October 5th, 2007
You probably know that Generics, introduced to VB.NET in the .NET Framework 2.0, provide type safe Lists, Dictionaries, Stacks, Queues and other objects. But, did you know that you can use the same technique to build your own type safe functions? In this article, we’ll look at some of the basics of doing this.
First, let’s look at why generics are important.
Prior to generics we had to base any general purpose routines either around a particular type or use System.Object. This meant that we couldn’t make a routine as general purpose as we might want or we had to use performance impacting boxing to place a value type, such as an integer, into a reference type. Plus we had to use type conversions in many places or, worse, not use Option Strict so that we could do implicit conversions.
With generics, we can work with any type but without incurring performance penalties associated with boxing/unboxing variables or doing any casting. More importantly, we’re insuring type safety and thus avoiding troublesome runtime errors. Using them also makes it easier to build single functions that can work with several different data types.
To begin with, let’s look at how we can define generic type parameters in our own functions. Here’s a simple example that accepts a paramarray of values of a specified type and places then into a generic List of the specified type:
Private Function BuildList(Of T)(ByVal ParamArray values() As T) As List(Of T) Dim NewList As New List(Of T) NewList.AddRange(values) Return NewList End Function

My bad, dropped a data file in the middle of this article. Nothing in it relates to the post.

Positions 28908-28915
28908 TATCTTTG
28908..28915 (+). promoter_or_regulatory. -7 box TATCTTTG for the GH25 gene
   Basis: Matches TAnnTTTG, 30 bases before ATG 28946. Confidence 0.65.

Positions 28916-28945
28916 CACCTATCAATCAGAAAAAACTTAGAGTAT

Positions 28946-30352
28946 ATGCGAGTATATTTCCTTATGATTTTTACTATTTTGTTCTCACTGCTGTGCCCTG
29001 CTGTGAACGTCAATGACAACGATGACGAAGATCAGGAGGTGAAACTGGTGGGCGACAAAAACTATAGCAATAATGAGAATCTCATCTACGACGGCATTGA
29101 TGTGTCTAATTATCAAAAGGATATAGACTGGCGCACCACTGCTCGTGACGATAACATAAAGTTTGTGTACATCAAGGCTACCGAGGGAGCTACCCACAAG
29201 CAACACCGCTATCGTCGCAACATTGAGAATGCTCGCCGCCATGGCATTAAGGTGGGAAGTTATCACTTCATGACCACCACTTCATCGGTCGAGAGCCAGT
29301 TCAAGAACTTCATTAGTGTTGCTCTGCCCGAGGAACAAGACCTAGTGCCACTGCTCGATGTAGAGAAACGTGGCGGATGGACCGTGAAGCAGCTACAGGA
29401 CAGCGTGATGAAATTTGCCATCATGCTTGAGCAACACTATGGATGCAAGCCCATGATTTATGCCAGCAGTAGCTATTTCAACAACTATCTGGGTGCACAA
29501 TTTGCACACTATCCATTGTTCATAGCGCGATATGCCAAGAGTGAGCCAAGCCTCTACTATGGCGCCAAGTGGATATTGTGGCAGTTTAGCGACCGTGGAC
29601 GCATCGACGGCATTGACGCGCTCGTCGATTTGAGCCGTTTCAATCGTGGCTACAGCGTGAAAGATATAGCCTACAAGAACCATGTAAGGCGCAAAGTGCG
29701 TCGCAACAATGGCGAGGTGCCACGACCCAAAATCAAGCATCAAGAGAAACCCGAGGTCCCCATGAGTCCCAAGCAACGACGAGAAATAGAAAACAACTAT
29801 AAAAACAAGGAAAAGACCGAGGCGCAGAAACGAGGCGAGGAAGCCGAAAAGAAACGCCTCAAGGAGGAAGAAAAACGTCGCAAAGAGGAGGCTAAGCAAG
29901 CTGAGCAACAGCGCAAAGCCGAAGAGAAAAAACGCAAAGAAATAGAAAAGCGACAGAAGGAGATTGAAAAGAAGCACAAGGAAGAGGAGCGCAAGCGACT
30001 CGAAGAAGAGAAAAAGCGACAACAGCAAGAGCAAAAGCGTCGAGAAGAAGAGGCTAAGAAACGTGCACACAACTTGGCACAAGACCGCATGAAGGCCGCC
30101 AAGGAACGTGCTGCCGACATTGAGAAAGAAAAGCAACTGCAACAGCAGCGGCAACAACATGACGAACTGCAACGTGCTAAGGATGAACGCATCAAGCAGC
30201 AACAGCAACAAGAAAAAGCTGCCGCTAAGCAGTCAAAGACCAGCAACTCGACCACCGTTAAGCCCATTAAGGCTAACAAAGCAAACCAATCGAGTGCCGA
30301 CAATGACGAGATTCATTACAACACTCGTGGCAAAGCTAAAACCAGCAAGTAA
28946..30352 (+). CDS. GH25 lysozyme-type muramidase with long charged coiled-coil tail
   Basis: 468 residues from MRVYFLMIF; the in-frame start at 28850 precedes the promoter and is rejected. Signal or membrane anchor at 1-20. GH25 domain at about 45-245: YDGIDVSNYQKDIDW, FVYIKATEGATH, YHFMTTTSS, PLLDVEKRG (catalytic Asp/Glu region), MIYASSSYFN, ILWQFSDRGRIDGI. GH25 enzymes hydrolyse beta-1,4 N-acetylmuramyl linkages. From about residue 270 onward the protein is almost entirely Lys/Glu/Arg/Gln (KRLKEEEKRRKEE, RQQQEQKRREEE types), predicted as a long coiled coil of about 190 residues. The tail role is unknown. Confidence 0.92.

Notice that when the function is defined we specify a generic type first, (Of T), and then our parameters, followed by our return value. Here are some examples of calling this function:
' ' Dim StringList As List(Of String) = BuildList(Of String)("test1", "Hello!", "Bye!") ' ' Dim IntList As List(Of Integer) = BuildList(Of Integer)(1, 87, 48, 28, 24) ' '
As you can see we’re calling the same function but using different data types.
You can also specify multiple types and you’re not limited to just using ‘T’ as the name, as we see in this example that merges two lists of the same size into a dictionary object:
Private Function MergeLists(Of TKey, TValue)(ByVal Keys As List(Of TKey), ByVal Values As List(Of TValue)) As Dictionary(Of TKey, TValue) Dim MergedDictionary As New Dictionary(Of TKey, TValue) If Keys.Count = Values.Count Then Dim Counter As Integer For Each Item As TValue In Values MergedDictionary.Add(Keys.Item(Counter), Item) Counter += 1 Next End If Return MergedDictionary End Function
Calling this function would look like these examples:
' Dim MyItems As Dictionary(Of Integer, String) = MergeLists(Of Integer, String)(IntList, StringList) ' ' Dim MyInventoryResults As Dictionary(Of Integer, InventoryItem) _ = MergeLists(Of Integer, InventoryItem)(KeyList, MyInventoryItems) ' '
Also, we can have specific types in our paramaters while returning a generic type. For example, this function accepts a DataTable and Integer and returns a List object of the specified type with data from the specified column index.
Public Function ColumnToList(Of T)(ByVal MyTable As DataTable, ByVal columnIndex As Integer) As List(Of T) Dim ReturnList As New List(Of T) For Each RowValue As DataRow In MyTable.Rows ReturnList.Add(DirectCast(RowValue(columnIndex), T)) Next Return ReturnList End Function
Any time when you’re coding and you think, “Well, I’ll have to have a separate routine for this data type, and this one, and this one, and this one too”, take the time to consider if using generics will work for you in that case. Often you’ll find that it will.
As always, if you have any questions or ideas on this topic, feel free to leave me a comment.
Entry Filed under: VB.NET Tutorials
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